BigID Co-Founder and CEO Dimitri Sirota acknowledges his company is not a be-all, end-all solution to tackle an organization's every need. It is why he said BigID has always been philosophically open-minded to collaborating with a wide variety of partners.
This ideology was presented in the announcement of its App Development Framework last month, which allowed for the creation of custom applications on top of the vendor's data discovery platform.
As the framework was developed and released, Sirota said BigID identified the natural next step it should take. The vendor announced it launched the BigID App Marketplace, a store where customers can purchase apps to assist with different tasks.
Users can go to the marketplace and select the apps they wish to purchase. After they have made their decisions, users are given license keys that allow them to use the apps immediately.
Sirota said the marketplace will start with apps created by BigID, including offerings to handle data rights under the California Consumer Privacy Act and EU General Data Protection Regulation, data remediation, third-party data sharing, consent lifecycle governance and dark web breach monitoring.
While the marketplace will begin with BigID-developed products, Sirota said third parties can use the App Development Framework to create their own offerings to be listed alongside the vendor's apps. Third parties will not be charged to have their products listed in the marketplace.
Sirota expects the first wave of third-party developed apps to hit the marketplace around Q4 2020. He added each product will be screened based on several criteria before it is approved, such as functionality and user experience.
The principle BigID may have its closest eye on is security. Sirota believes BigID's employees can properly assess the security measures in each app, as it has security professionals on staff and hired individuals who have experience developing app marketplaces.
A lot of moving parts had to be addressed to ensure the launch goes smoothly, and that ultimately resulted in the decision to stagger the marketplace's development.
"We realize we need to take extra care, especially as it pertains to security. We do security by design, very similar to privacy by design. We have a (chief information security officer) on the board of directors, and we just brought in Informatica’s ex-CISO," Sirota said. "We take security extremely seriously, and we are going to take very careful steps. It’s the reason why we didn’t announce the third-party apps right now. We are starting with everything we have full control over and then we are going to make sure we do everything correctly."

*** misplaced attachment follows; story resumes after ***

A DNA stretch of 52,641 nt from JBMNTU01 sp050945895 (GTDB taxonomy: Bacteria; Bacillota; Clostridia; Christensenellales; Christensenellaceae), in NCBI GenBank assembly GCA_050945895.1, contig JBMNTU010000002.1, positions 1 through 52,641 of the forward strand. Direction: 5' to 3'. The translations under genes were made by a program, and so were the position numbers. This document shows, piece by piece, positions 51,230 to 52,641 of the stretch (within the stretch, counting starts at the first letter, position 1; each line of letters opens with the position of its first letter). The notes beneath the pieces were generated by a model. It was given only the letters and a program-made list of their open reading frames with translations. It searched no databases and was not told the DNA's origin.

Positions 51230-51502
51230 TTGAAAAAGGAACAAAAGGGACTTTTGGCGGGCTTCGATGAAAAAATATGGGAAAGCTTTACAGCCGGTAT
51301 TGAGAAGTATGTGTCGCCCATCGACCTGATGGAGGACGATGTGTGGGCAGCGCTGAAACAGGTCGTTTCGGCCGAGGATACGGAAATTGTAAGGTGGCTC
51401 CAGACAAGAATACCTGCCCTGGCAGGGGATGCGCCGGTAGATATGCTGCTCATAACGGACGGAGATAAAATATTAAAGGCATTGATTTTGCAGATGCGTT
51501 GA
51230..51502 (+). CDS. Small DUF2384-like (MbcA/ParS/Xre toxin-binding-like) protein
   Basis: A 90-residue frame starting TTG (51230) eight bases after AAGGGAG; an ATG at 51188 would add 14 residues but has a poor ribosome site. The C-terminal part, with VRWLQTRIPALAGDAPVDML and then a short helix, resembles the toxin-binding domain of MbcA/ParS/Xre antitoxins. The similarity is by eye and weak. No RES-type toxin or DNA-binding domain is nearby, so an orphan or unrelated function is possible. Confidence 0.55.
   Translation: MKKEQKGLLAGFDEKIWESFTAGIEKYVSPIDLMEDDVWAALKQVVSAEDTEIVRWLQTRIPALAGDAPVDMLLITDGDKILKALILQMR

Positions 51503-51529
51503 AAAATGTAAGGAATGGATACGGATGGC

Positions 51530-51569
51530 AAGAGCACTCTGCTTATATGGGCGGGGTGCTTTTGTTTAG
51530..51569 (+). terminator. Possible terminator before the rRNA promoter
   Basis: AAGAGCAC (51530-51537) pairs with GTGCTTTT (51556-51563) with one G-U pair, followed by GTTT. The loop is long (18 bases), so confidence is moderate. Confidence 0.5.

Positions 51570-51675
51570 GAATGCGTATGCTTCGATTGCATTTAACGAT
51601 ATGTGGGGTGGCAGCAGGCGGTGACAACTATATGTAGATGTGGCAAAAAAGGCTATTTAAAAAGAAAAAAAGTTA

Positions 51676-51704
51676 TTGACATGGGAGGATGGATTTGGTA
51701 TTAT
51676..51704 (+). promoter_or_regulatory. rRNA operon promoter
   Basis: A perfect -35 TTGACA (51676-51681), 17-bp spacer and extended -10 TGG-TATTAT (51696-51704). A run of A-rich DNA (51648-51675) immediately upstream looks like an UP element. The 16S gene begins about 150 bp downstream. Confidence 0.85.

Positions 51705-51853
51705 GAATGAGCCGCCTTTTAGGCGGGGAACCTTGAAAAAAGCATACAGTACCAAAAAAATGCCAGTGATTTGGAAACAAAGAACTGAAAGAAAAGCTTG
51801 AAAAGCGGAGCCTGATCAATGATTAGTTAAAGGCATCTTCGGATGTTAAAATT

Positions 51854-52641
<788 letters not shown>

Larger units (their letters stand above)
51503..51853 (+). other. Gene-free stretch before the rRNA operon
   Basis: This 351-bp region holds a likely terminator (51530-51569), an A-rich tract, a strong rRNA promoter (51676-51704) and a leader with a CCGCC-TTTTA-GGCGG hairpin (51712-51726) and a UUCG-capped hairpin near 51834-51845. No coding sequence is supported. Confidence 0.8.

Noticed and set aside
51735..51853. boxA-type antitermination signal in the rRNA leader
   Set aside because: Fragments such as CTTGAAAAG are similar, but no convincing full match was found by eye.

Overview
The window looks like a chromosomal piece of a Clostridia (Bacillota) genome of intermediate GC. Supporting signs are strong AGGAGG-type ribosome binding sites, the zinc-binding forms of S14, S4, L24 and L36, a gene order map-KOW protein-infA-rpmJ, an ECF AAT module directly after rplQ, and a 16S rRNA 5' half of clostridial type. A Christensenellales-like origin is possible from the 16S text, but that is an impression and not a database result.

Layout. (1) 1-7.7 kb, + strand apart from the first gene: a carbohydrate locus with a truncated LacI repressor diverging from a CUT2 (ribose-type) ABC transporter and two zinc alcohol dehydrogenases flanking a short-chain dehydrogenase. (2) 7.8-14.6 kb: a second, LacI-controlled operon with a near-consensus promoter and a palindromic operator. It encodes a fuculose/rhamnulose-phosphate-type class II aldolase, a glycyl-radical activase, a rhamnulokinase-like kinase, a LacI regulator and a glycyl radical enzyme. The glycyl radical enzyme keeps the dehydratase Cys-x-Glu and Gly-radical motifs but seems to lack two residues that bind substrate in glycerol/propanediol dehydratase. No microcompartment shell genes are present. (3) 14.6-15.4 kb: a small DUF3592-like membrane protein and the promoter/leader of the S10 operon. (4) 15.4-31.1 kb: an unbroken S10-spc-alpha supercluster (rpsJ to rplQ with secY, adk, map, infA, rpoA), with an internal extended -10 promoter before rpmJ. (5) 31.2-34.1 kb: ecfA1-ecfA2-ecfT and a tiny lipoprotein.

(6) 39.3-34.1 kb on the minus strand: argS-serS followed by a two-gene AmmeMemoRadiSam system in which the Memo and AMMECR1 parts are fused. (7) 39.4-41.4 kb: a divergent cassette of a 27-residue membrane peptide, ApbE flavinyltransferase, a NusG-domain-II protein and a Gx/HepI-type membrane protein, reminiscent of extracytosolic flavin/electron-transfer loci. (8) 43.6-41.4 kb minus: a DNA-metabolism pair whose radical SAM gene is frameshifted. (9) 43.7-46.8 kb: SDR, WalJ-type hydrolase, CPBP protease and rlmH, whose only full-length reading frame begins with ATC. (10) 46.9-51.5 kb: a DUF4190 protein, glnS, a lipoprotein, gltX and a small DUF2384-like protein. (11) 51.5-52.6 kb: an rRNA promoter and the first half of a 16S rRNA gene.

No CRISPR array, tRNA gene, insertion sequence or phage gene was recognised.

Security vendors have been among the first to express interest in developing apps for the marketplace, and Sirota expects to draw in third parties from other verticals, as well.
Sirota wants the marketplace to be open to everyone, including third parties offering products that overlap with areas already covered by BigID.
For the marketplace to take off, Sirota said BigID cannot close it off to anyone who produces an app that reaches the standards it has established.
"We made a decision that we are going to be open. We are going to accommodate companies that have some overlap with us. We don’t care," Sirota said. "We are philosophically going to take that open architecture approach and let organizations build additional integrations on top of BigID, even if there are places where we do the same thing. We are fine with it. We know it’s the right decision for enterprises."
Siorta also believes it is the right decision for the current state of the world. With the COVID-19 pandemic showing no signs of slowing down, Sirota said there is not much of an appetite in services where users feel "locked-in."
It is why he feels the marketplace can be an opportunity for privacy professionals to obtain products to help with their compliance efforts and a chance for third parties to use the resources BigID provides.
"We’ve always been philosophically open-minded to partners. We believe if you want to get value from an IT-specific piece of infrastructure, you need to make what you have available to other systems," Sirota said. "We are not going to be everything to everybody. We know that. That’s why we built the app store. We realize it takes a village to deliver on all of the functionality an organization wants."
Photo by Pathum Danthanarayana on Unsplash
If you want to comment on this post, you need to login.